Vitamin D Can Be Used As Heart Medicine

May 23, 2006

The warnings against direct sunlight in the summer should be taken with a grain of salt. The vitamin D synthesized in the skin in the wonderful sunshine, prevents, amongst other things, weakening of the heart, if we look at the latest research.

Sooner or later in the course of the summer a dermatologist will appear on television to warn against direct exposure to the sun. It may lead to skin cancer and also threatening is the feared, deadly birthmark cancer, the incidence of which has risen dramatically in step with more and more people desiring a tan. This is partly true.

On the other hand it is prudent to be skeptical when someone advices us to act against what is natural. Can it really be true that the sun is so dangerous when people in our part of the world have been far more exposed to the sun through thousands of years?

Vitamin D is made in the skin when it is in the sunlight, but not from September till May, when the sun is too low on the horizon to be used for this in our part of the world. Since our diet only contains minimal amounts of this vitamin, in the wintertime we use the vitamin which has been built up in the skin in the course of the summer. During the winter approximately 85 % of the daily D-vitamin usage is taken from reserves, even in cases where the diet is rich in D-vitamin. All in all, approximately 100 mcg. is used in a day.

But what happens if the reserves are too small?

In the past half-year a number of studies have shed light over the mysteries of vitamin D. According to one study, the vitamin can help against tuberculosis, which we know was a widespread disease in the 19th and beginning of the 20th century, when many people lived under dire conditions in the cities.

Another study of over 14,000 Americans showed that the people with the largest D-vitamin reserves generally had far better lung function than those with the smallest stores. The difference is as big as the difference between ex-smokers and people who have never smoked before. A possible explanation is that the D-vitamin secures the necessary repairs of worn-out cells.

At about the same time, one of the veterans of vitamin-D research, the American Cedric Garland, concluded that now the proof that vitamin D protects against cancer (especially breast cancer, cancer of the colon and prostate cancer) was very strong. Strong enough to make him regard the connection as definite. He has reviewed all relevant research done since 1966.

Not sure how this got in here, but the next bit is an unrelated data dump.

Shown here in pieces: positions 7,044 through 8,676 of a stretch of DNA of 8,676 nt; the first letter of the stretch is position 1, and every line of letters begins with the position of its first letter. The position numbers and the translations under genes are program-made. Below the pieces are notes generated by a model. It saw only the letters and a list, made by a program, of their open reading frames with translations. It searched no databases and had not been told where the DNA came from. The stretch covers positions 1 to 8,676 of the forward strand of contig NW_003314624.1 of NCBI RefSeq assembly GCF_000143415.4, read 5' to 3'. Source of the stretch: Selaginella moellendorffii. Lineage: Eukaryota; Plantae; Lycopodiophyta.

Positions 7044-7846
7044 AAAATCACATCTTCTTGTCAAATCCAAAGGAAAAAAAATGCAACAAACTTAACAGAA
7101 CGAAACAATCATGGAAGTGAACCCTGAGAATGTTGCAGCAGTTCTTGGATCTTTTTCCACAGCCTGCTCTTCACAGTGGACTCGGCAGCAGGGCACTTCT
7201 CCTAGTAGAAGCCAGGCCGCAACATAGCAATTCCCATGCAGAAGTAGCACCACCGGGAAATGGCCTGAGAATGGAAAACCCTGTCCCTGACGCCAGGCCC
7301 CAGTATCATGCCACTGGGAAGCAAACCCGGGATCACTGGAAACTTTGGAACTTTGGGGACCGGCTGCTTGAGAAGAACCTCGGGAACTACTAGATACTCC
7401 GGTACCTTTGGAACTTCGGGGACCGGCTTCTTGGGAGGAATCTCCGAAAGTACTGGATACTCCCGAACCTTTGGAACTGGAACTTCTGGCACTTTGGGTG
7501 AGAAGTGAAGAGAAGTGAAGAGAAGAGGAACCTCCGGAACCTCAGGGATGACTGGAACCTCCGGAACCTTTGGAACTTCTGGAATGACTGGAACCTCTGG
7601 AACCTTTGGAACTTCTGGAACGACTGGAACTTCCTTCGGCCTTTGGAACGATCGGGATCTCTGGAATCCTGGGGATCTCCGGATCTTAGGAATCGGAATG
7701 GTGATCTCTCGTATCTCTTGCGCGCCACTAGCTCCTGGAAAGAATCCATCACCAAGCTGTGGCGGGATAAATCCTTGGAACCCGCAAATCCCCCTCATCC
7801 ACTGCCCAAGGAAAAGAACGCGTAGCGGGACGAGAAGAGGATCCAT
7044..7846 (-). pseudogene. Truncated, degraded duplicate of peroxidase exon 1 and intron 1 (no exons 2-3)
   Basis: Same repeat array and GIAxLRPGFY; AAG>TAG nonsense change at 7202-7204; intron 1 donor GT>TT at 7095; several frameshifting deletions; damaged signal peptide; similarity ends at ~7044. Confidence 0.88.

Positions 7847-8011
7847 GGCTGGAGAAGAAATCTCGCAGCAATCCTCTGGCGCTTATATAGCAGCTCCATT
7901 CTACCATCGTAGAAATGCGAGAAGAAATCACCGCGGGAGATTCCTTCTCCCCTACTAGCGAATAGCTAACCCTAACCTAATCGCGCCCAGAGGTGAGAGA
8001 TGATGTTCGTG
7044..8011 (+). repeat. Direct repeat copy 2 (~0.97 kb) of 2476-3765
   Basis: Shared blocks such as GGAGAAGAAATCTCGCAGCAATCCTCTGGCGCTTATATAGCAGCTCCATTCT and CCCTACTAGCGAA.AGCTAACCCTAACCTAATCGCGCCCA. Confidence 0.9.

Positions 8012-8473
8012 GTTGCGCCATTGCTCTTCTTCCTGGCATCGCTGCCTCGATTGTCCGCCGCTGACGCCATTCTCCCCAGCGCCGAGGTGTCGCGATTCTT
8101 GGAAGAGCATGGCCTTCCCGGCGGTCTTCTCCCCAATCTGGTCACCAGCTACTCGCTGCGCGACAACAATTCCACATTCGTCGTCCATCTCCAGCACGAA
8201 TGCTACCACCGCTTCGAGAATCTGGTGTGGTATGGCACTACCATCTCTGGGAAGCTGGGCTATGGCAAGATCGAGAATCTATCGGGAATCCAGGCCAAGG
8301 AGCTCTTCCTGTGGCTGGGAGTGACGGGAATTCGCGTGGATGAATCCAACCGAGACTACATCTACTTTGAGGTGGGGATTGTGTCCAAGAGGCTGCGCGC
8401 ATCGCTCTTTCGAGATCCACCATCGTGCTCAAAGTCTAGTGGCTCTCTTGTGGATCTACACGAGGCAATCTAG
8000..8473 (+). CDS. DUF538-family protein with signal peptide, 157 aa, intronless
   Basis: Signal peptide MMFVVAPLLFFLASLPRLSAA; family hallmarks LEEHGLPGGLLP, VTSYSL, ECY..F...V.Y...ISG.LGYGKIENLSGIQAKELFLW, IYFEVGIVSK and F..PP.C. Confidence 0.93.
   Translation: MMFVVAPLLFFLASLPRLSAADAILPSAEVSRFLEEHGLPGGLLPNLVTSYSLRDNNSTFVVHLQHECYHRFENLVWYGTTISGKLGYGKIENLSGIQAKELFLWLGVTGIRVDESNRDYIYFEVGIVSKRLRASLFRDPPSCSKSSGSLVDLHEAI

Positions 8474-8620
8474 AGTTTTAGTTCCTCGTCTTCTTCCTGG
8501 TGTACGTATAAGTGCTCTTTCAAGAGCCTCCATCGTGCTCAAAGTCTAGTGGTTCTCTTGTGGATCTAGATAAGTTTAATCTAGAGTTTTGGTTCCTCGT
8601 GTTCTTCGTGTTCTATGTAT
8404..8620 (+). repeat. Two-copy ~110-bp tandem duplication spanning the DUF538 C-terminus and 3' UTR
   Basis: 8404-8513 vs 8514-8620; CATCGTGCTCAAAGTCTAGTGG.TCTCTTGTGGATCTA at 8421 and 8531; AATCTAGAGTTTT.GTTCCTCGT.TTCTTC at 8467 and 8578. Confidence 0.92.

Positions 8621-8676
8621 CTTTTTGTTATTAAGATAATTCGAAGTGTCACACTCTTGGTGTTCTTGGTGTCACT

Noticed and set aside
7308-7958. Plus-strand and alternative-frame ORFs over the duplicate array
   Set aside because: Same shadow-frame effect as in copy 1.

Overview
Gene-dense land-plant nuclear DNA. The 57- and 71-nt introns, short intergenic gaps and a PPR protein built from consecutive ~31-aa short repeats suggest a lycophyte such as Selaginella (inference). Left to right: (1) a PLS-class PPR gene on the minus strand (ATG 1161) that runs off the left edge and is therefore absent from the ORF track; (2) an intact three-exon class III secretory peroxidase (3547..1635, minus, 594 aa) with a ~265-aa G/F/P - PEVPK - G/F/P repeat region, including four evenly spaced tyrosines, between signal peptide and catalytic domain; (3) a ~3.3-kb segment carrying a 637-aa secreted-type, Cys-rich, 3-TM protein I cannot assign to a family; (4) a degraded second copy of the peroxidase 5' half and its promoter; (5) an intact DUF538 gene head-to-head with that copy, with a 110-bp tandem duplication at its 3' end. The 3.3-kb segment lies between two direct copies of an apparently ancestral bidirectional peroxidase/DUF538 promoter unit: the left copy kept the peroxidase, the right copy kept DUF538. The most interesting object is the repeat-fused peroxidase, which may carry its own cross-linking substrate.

Weak Heart and Arthritis
His claims can be compared to the fact that David Feldman of Stanford University now wants to conduct an experiment with calcitriol (the active form of vitamin D, which is made in body from vitamin D in the skin or the food) and ordinary arthritis medication against prostate cancer. In laboratory studies he has found that calcitriol slows the growth of prostate cancer by 25 %, while the combination with arthritis medication slows it by 70 %. A true break-through if it is true.

Everyone knows that vitamin D is necessary for the bones, but it is also necessary for the muscles. A deficiency leads to both muscle pain, weak muscles and for example, a tendency to fall in the elderly. But what about the heart? The heart is also a muscle, and weakening of the heart (cardiac insufficiency) because of atherosclerosis or increased blood pressure occurs in as many as 50,000 Danes. It is a dangerous condition with a high mortality rate.

A German study of 123 patients with a weak heart showed that on average they had quite small amounts of vitamin D in their blood stream, close to a deficiency in the traditional sense. Half of them were given supplements of 50 mcg. D3-vitamin each day for nine months. This is five times as much as the elderly are traditionally recommended given, and is also the upper limit, of what is not dangerous to ingest.
The study was too small to show a difference in mortality, but it did show something interesting. It concerns the protein TNF-alpha, which is produced by the white blood cells in connection with inflammation. TNF-alpha is meant to be a major cause of weakening of the heart. In the patients left untreated, the blood’s content of this protein increased by 5 %. In those treated, there was no worsening. This indicates a stabilizing effect on the inflammation.

This is especially interesting for another reason. TNF-alpha is an important cause of pain and swelling in arthritis. So important that new types of arthritis medication, which blocks TNF-alpha, fittingly, are considered wonder-drugs. If vitamin D decreases the effect of TNF-alpha on the weakened heart, maybe the same happens in arthritic joints. This would also confirm the old assumption that vitamin D protects against arthritis.

When in the sun, one should be sensible and avoid sunburns. Stay in the shadow if the sun is very strong and do not lie about for hours in the sun all covered up in greasy sun lotion.

Also important to know is that it is a risk rather than a virtue to stay out of the sun in the summer.

By: Vitality Council

1. Schleithof S S et al. Vitamin D supplementation improves cytokine profiles in patients with congestive heart failure: A double blind randomized placebo-controlled trial. Am J Clin Nutr 2006;83:754-9
2. Heaney R et al. Human serum 25-hydroxycholecalciferol response to extended oral dosing with cholecalciferol. Am J Clin Nutr 2003;77:304-10.
3. Moreno J, Krishnan AV, Feldman D. Molecular mechanisms mediating the anti-proliferative effects of Vitamin D in prostate cancer. J Steroid Biochem Mol Biol. 2004 Nov;92(4):317-25